A headline-grabbing study just hit the press, and on the surface, it looks like a home run for team Healthy Whole Grain. This chunk of research – officially titled “ Dietary Fiber Intake and Mortality in the NIH-AARP Diet and Health Study ” – followed a pool of over half a million adults and found that, across the board, the folks eating the most fiber had lower rates of death from almost every disease. But here’s the kicker: The only fiber that seemed to boost health was the kind from grains. Not veggie fiber. Not fruit fiber. Just grains, grains, grains.
I thought so too – but the findings are pretty robust. Compared to the folks who skimped on grain fiber, those eating the most of it had lower risk of death from:
all causes (22% lower for both men and women)
heart disease (24% lower in men, 34% lower in women)
cancer (17% lower in men, insignificant for women)
infectious disease (56% lower in men, 59% lower in women)
respiratory disease (31% lower in men, 46% lower in women)
rabid jackalope attack* (42% lower in men, 39% lower in women)
*Figures derived from my personal research; not yet peer-reviewed
By contrast, veggie fiber had only modest-to-neutral associations with mortality, and fruit fiber didn’t have any effect at all – except for a slightly positive relationship with death from infectious disease. (Oops! Maybe an apple a day actually lures the doctor closer.)
For those of us living gleefully grain-free, this study is a real head scratcher. At the very least, it’d seem like the fiber in vegetables – coupled with all their other protective substances – should be decent competition for whole grains, but clearly that isn’t the case. What’s going on here?
As usual, there’s more to the story than what the media regurgitated. Let’s dive in and see what this study really uncovered. It’s actually pretty interesting.
Red Flag #1: Confounder Attack
Lucky for us, the researchers managed to record some potential confounders – those sneaky diet and lifestyle factors that easily skew the outcome of studies like these. And confounders there were! Here’s a graph showing the major differences between the folks eating the most grain fiber and those eating the least:
If this doesn’t scream “people with healthy lifestyles choose whole grains,” I don’t know what does. The fiber-lovers were almost twice as likely to be vigorous exercisers (working out more than three hours a week), were much less likely to smoke, had lower intakes of alcohol, and were generally more educated than those with the lowest fiber intake. And we can see that the folks loading up on grain fiber were also cutting back on red meat – showing for the 80- or 90-billionth time that health-conscious people tend to be phobic of certain animal foods. (But that’s a story for a different day.)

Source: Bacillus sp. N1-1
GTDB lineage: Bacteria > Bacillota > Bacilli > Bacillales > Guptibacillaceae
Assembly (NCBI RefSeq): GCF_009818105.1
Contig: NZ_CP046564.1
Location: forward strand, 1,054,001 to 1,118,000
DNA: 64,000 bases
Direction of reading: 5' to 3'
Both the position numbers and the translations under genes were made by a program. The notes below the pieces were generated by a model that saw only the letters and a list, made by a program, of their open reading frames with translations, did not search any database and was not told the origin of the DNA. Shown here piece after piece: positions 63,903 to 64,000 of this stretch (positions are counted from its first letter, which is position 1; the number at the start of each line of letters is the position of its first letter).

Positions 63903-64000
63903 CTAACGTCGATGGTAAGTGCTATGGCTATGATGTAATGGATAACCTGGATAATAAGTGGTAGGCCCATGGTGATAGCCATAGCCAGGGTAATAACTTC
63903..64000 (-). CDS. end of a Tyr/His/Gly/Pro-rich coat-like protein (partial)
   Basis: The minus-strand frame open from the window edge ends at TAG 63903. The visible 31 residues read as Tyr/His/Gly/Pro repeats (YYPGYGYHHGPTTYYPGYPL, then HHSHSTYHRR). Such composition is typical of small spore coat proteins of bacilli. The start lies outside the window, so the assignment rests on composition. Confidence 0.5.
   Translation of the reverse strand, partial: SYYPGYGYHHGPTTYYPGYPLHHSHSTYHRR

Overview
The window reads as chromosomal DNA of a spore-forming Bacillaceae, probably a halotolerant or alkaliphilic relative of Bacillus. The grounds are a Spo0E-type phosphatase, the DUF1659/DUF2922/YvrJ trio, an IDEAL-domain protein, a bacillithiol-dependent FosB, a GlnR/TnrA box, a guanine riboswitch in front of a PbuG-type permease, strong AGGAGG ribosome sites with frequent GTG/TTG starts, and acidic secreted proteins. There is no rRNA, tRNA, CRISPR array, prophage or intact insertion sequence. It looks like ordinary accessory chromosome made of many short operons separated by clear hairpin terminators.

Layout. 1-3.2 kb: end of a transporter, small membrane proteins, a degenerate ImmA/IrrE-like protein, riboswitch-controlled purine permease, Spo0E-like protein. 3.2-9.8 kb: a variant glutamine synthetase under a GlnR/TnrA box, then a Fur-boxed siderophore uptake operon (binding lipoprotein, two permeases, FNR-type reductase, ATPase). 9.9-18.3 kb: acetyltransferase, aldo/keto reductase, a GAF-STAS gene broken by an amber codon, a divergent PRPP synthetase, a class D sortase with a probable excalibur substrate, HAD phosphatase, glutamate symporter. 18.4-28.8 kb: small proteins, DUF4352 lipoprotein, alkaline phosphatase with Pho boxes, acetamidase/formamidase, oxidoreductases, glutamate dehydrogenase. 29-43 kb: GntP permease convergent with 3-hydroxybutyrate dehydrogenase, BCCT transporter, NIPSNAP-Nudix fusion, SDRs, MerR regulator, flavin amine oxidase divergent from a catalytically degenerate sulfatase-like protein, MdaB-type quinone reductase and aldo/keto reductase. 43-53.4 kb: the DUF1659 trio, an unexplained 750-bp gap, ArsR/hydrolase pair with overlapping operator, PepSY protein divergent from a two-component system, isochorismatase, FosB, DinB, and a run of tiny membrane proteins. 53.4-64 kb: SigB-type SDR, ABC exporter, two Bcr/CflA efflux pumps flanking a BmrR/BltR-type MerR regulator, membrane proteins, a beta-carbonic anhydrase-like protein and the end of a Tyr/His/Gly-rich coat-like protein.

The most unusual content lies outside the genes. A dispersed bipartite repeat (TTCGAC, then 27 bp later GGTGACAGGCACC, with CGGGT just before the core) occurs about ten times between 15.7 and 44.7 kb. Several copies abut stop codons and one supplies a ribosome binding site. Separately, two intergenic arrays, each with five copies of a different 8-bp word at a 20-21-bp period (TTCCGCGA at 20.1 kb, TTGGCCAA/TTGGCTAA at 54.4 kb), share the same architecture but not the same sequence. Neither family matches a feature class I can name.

Indeed, after the researchers adjusted for their battery of confounders, the protectiveness of grains diminished considerably. Before adjusting for anything, grain fiber was linked to a 47% lower risk of death from all causes – but after accounting for variables like smoking, drinking, and exercise habits, the risk reduction whittled down to only 22%. Ditto for mortality from individual diseases. In fact, because I’m such a graph-o-phile, here are two more showing how dramatically the risk reduction shifted as soon as the researchers corrected for various lifestyle factors. The vertical numbers represent the lowered mortality risk (in terms of percentage) associated with grain fiber – the higher the number, the greater the risk reduction:
Check that out! From these graphs, we can see that those wily confounders inflated the true effects of grain fiber. In fact, for women, the link between grain fiber and cancer mortality tapered off into insignificance as soon as the researchers improved their statistical models.
Of course, grain fiber still came out looking protective against most diseases – but keep in mind that it’s virtually impossible to account for the smorgasbord of changes people make when they shift towards a healthier lifestyle. The take-home point is that eating whole grains is ridiculously tangled with other health-conscious behaviors. It’s not a stretch to imagine that if the researchers had also adjusted for things like trans fat, vegetable oil consumption, and processed carb intake that the risk reduction from grain fiber would’ve slid even closer to nil.
Except, of course, for that odd relationship with infectious disease – which didn’t budge even after correcting for confounders. Which brings us to…
Red Flag #2: Fiber Protects Against Infection?
When I first perused this study with my Skeptic Hat on, the first thing that caught my eye was the steep correlation between grain fiber and reduced death from infectious disease – a stronger connection, in fact, than fiber had with any other mortality variable. That’s pretty cool, but it makes no sense. So I was curious to see how the researchers explained it in their paper:
“Inflammation, a predominant pathphysiologic response in many infectious and respiratory diseases, has been suggested to contribute to the progression of these diseases. Studies have shown that dietary fiber has anti-inflammatory properties. … The anti-inflammatory properties of fiber could explain, in part, significant inverse associations of dietary fiber intake with infectious and respiratory diseases as well a with CVD death.”
Ah, so they’re playing the “inflammation” card. Fair enough. Unfortunately, it doesn’t explain why fruit and vegetables – which, if anything, are more anti-inflammatory than grains – barely put a dent in disease risk in this study. In fact, the researchers’ Inflammation Proclamation makes their findings all the more puzzling.
My money’s on a different possibility: that the researchers failed to account for poor living conditions and socioeconomic status, both of which are huge contributors to infectious and respiratory disease. It’s well known that folks with lower income and social status also tend to have less healthful eating habits – including a lower consumption of fiber – and also have higher mortality from almost every cause. So rather than underscoring some magical pathogen-fighting properties of grains, this study’s link between grain fiber and reduced infectious disease is probably a symptom of some straggling, non-adjusted-for confounders. Dur.